Cocoons are usually drab and unremarkable. It is the multi-colored caterpillars and butterflies that get all the attention.
As if to disprove a point, something unusual was seen today on a milkweed tree (Calotropis procera) in our neighborhood. Tucked away under a calotropis leaf, I came across one of the most beautiful cocoons I have seen so far.
It is designed as though a jeweler was creating a line of cocoons under the category 'Understated Elegance'. At first sight it looks only neat and compact, like a shapely fruit dangling on the leaf. And then you notice something glinting in the winter morning sunlight - a neat line of golden dots that mark a ridge, and then, a few more of these gilded dots scattered as a parting flourish, on the lower side.
A few days down the line, an Oriental Plain Tiger butterfly will emerge from a tiny hole, just above those golden dots, wait for its crumpled wings to dry and unfurl, and then fly away.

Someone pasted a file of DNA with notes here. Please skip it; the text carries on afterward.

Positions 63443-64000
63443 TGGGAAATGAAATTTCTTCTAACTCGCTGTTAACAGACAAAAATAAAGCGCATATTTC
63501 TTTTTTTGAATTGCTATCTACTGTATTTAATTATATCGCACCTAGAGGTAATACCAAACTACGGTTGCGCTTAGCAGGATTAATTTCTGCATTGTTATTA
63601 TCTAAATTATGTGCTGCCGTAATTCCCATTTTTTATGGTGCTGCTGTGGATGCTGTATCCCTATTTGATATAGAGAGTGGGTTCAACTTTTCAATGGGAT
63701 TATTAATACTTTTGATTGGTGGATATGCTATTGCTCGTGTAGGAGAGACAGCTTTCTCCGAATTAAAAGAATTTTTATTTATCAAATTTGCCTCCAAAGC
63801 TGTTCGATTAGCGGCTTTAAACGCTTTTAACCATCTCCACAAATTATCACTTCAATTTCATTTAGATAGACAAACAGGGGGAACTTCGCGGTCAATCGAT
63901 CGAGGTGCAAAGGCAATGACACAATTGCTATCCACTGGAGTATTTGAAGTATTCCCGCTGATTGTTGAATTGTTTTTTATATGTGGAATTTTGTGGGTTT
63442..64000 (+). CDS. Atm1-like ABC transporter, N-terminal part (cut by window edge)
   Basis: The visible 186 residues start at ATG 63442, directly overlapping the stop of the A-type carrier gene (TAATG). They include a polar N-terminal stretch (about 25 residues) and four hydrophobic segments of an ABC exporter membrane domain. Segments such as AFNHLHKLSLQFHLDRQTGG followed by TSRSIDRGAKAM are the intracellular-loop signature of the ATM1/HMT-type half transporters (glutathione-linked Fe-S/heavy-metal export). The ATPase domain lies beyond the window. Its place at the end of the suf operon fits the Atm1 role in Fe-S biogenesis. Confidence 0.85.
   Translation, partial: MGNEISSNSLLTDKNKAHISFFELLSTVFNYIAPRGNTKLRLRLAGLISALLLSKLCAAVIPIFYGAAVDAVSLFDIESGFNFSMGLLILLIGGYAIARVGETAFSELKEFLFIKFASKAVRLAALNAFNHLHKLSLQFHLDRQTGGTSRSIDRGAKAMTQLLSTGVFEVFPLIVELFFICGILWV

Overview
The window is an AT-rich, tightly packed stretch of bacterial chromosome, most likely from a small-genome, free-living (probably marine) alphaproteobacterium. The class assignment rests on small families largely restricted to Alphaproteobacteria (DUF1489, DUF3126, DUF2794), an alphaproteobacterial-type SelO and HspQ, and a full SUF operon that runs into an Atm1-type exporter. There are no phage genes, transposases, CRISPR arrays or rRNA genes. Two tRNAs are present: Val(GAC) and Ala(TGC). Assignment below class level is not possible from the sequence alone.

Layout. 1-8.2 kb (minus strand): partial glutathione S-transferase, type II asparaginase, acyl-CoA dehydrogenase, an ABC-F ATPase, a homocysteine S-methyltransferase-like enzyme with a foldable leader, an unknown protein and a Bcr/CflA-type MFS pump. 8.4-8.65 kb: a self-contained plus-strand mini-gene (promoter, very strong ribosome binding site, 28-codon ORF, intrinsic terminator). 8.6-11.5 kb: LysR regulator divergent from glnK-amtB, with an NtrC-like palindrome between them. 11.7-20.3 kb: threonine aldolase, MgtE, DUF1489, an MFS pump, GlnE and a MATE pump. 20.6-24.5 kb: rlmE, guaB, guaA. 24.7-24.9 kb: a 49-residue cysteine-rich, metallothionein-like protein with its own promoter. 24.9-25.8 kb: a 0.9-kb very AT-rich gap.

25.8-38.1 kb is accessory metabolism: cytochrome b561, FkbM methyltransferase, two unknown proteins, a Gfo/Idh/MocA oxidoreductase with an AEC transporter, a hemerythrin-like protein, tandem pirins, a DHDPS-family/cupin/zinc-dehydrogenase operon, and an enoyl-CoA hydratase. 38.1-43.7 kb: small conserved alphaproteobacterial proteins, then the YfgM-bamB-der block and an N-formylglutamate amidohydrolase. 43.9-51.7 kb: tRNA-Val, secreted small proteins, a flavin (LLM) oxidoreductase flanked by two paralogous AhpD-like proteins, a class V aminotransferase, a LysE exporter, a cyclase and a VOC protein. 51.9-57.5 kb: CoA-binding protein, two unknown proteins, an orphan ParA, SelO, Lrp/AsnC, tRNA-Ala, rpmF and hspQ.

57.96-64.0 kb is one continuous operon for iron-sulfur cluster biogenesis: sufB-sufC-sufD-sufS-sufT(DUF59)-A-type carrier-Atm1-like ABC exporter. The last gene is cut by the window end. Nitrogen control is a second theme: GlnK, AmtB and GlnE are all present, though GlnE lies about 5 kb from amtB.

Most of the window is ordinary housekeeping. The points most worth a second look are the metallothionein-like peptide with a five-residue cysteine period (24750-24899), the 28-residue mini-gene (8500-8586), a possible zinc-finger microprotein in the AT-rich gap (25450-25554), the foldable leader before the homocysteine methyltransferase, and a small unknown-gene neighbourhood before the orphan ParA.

The question that dangles in the air is - why would the butterfly want to advertise its presence, at the most vulnerable stage of its life-cycle, by having such an eye-catching design on its cocoon? What could possibly be the evolutionary advantage of having that gilded design on your sleeping bag?
* Butterflies of India - Oriental Plain Tiger - http://www.ifoundbutterflies.org/sp/744/Danaus-chrysippus
* Calotropis procera -- http://monarchbutterflygarden.net/milkweed-plant-seed-resources/calotropis-procera-milkweed-tree/